Photo taken on Oct. 9, 2019 shows the restoration site of the nine-storeyed Basantapur complex in at the Durbar Square in Kathmandu, Nepal. (Xinhua/Wang Jingqiang)
Forming thousands of jigsaw pieces into a picture might be a headache for many, but what Chinese restorer Zhou Jianguo and his team face in Nepal is far more challenging -- numerous pieces of debris from a world cultural heritage site that was damaged in a 7.9-magnitude earthquake.
The devastating earthquake jolted Kathmandu Valley in 2015, the heart of Nepal's world cultural heritage sites, causing great damage to the historical building complexes, including the finest temples and towers in the renowned Kathmandu Durbar Square.
The veteran Chinese team dispatched to Nepal in 2017 is closely working with their Nepali colleagues, trying to recover the body and soul of the world heritage site around the clock.
HEALING THE TRAUMA
The Kathmandu Durbar Square, an ancient royal courtyard built in the 17th and 18th centuries, was inscribed in the United Nations Educational, Scientific and Cultural Organization (UNESCO)'s World Cultural Heritage List in 1979.
The square consists of several royal palaces and temples, among which the nine-storeyed Basantapur temple complex is of top historical and artistic value.
The earthquake caused serious damage to the nine-storeyed Basantapur complex, including the top three floors of the Basantapur Tower in the southwest corner of the complex and parts on the sixth floor of the Bhaktapur Tower in the northeast corner of the complex. Some 80 percent of the walls suffered varying degrees of deformation and cracking due to the tremors, and numerous wooden components were damaged and scattered.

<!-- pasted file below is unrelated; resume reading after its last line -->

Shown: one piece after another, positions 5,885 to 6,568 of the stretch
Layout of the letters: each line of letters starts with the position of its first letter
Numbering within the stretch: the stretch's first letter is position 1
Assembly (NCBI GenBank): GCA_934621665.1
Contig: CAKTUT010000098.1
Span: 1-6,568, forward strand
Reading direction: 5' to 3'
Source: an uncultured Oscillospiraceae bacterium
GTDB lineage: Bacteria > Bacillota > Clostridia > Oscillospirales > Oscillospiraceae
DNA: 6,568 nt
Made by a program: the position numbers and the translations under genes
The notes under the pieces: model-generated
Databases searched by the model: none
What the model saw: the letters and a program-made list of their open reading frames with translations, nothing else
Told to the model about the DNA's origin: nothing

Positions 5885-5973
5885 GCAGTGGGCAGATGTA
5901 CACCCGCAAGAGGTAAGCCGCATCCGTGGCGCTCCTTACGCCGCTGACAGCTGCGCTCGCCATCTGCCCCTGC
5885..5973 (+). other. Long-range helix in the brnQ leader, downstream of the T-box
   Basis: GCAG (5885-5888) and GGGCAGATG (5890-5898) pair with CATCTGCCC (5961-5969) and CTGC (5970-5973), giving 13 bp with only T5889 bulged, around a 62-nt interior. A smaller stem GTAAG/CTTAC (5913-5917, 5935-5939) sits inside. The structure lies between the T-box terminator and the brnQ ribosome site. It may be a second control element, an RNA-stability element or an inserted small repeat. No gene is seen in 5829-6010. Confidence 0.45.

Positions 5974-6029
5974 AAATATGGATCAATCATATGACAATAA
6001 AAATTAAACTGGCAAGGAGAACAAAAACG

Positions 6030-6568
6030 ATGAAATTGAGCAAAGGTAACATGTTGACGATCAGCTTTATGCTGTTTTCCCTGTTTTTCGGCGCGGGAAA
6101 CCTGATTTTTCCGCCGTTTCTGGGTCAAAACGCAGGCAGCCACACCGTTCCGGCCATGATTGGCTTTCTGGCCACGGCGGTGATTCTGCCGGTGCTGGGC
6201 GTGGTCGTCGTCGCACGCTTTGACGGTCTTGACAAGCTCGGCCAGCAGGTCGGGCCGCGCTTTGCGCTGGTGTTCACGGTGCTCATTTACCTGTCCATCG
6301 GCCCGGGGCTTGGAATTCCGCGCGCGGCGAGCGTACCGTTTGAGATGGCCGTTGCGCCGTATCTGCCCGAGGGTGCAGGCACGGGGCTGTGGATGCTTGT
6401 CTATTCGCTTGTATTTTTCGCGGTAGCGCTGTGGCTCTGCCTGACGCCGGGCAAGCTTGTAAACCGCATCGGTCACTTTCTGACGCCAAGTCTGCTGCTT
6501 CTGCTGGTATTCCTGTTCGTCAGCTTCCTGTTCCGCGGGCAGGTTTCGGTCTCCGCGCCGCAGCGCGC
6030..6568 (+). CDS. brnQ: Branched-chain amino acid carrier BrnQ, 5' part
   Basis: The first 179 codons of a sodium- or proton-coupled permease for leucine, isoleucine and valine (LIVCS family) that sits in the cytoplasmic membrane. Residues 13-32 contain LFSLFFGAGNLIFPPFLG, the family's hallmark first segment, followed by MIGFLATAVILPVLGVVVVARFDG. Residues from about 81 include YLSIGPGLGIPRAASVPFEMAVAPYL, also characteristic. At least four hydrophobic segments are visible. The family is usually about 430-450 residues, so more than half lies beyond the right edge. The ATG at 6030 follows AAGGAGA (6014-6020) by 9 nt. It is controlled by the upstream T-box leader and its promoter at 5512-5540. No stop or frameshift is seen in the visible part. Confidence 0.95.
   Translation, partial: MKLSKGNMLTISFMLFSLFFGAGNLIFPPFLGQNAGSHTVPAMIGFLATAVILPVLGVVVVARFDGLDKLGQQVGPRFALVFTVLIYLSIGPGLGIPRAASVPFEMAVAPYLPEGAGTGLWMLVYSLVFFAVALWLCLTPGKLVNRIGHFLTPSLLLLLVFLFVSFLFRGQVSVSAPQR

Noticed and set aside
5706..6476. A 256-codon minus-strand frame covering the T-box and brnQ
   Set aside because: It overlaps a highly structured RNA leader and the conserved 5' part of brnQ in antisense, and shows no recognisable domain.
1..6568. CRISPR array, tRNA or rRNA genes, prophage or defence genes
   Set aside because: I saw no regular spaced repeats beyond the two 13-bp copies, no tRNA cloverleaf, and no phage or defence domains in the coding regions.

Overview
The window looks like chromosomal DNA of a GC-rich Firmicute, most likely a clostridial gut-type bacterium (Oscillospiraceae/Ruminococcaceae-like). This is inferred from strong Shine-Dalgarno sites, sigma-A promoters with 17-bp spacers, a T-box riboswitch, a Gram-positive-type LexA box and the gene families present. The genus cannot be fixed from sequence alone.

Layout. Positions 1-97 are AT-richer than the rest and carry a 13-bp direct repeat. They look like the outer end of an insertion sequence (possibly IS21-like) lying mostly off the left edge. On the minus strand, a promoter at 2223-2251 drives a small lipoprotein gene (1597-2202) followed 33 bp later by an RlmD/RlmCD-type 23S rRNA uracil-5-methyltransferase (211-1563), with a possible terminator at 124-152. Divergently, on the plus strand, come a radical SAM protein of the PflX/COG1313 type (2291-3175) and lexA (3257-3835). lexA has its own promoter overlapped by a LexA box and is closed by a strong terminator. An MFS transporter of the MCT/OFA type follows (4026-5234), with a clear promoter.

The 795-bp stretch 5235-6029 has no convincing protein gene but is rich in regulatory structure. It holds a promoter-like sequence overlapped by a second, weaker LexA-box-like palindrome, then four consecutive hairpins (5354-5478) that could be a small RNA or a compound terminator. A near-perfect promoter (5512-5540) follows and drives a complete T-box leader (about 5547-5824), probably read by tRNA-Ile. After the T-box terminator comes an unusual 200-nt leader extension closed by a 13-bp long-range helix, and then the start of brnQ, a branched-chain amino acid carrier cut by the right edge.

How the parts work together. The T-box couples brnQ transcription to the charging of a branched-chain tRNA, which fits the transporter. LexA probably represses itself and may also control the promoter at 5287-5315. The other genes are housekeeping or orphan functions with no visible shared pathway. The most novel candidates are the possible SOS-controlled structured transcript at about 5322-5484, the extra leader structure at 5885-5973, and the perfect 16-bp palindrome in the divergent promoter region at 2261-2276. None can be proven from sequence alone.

After the earthquake, at the request of the Nepali government, the Chinese government shouldered the project in 2017 to restore the complex. Zhou and his team with expertise in restoring historical Tibetan buildings from the Chinese Academy of Cultural Heritage (CACH) thereupon arrived in Kathmandu.
Zhou is the technical chief of the Chinese restoration team. He recalled the scenario of the complex after the earthquake. "It has been two years that we have been here ... The only protection of the heritage was the plastic sheet covering the complex."
"The entire heritage was seriously damaged ... and we have to take immediate precautionary measures to stabilize the buildings to keep them from secondary damage," Zhou said.
It took them almost half a year to eliminate potential risks in the crippled complex. "And then we started to collect the wooden structures and sculptures in the debris," said Zhou.
Due to chaos after the quake and the density of the historical buildings, the collection work also posed a great challenge for the Chinese team, as some fallen sculptures were taken away by locals and some had been wrongly collected as parts of other buildings.
Zhou and his colleagues numbered the collected structures and sculptures and managed to rebuild the collapsed storeys with the original pieces in another place, according to limited references provided by the Nepali side and local religious customs. If the rebuilding is successful, they will dismantle the "lego," transfer them to the square and construct the storeys on the relics.
"For the Nepali workers, they have seldom handled such huge structures before. We have to instruct them right on the spot," said Chinese restorer Xiong Jianglao.
"We sometimes need to try more than 20 times to find the correct angle to fix the structure. Only when every connection is accurate, can the collapsed storey be rebuilt authentically," Xiong said.
After more than two years of tedious and challenging work, three of the four damaged towers of the temple have been reconstructed, with the last one being underway.